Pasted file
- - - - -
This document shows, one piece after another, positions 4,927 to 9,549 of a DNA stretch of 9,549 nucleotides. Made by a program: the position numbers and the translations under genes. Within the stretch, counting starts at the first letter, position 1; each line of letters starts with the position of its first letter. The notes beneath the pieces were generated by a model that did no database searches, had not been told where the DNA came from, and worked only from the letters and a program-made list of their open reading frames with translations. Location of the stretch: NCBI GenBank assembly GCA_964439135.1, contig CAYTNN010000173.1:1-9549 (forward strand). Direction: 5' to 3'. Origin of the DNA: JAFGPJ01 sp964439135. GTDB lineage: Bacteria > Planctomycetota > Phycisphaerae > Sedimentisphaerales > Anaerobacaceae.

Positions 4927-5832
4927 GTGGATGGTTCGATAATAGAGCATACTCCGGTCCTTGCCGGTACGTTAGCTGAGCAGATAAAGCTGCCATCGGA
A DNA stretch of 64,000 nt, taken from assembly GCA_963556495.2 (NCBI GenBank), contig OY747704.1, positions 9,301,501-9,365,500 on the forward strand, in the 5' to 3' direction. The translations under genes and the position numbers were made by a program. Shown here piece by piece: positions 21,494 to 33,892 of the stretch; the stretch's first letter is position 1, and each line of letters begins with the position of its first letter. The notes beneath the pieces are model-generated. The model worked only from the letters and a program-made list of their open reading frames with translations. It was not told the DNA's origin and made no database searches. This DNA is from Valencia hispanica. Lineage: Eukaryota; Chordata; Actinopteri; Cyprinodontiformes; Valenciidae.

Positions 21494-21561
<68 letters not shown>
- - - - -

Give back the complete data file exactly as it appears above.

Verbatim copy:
This document shows, one piece after another, positions 4,927 to 9,549 of a DNA stretch of 9,549 nucleotides. Made by a program: the position numbers and the translations under genes. Within the stretch, counting starts at the first letter, position 1; each line of letters starts with the position of its first letter. The notes beneath the pieces were generated by a model that did no database searches, had not been told where the DNA came from, and worked only from the letters and a program-made list of their open reading frames with translations. Location of the stretch: NCBI GenBank assembly GCA_964439135.1, contig CAYTNN010000173.1:1-9549 (forward strand). Direction: 5' to 3'. Origin of the DNA: JAFGPJ01 sp964439135. GTDB lineage: Bacteria > Planctomycetota > Phycisphaerae > Sedimentisphaerales > Anaerobacaceae.

Positions 4927-5832
4927 GTGGATGGTTCGATAATAGAGCATACTCCGGTCCTTGCCGGTACGTTAGCTGAGCAGATAAAGCTGCCATCGGA
A DNA stretch of 64,000 nt, taken from assembly GCA_963556495.2 (NCBI GenBank), contig OY747704.1, positions 9,301,501-9,365,500 on the forward strand, in the 5' to 3' direction. The translations under genes and the position numbers were made by a program. Shown here piece by piece: positions 21,494 to 33,892 of the stretch; the stretch's first letter is position 1, and each line of letters begins with the position of its first letter. The notes beneath the pieces are model-generated. The model worked only from the letters and a program-made list of their open reading frames with translations. It was not told the DNA's origin and made no database searches. This DNA is from Valencia hispanica. Lineage: Eukaryota; Chordata; Actinopteri; Cyprinodontiformes; Valenciidae.

Positions 21494-21561
<68 letters not shown>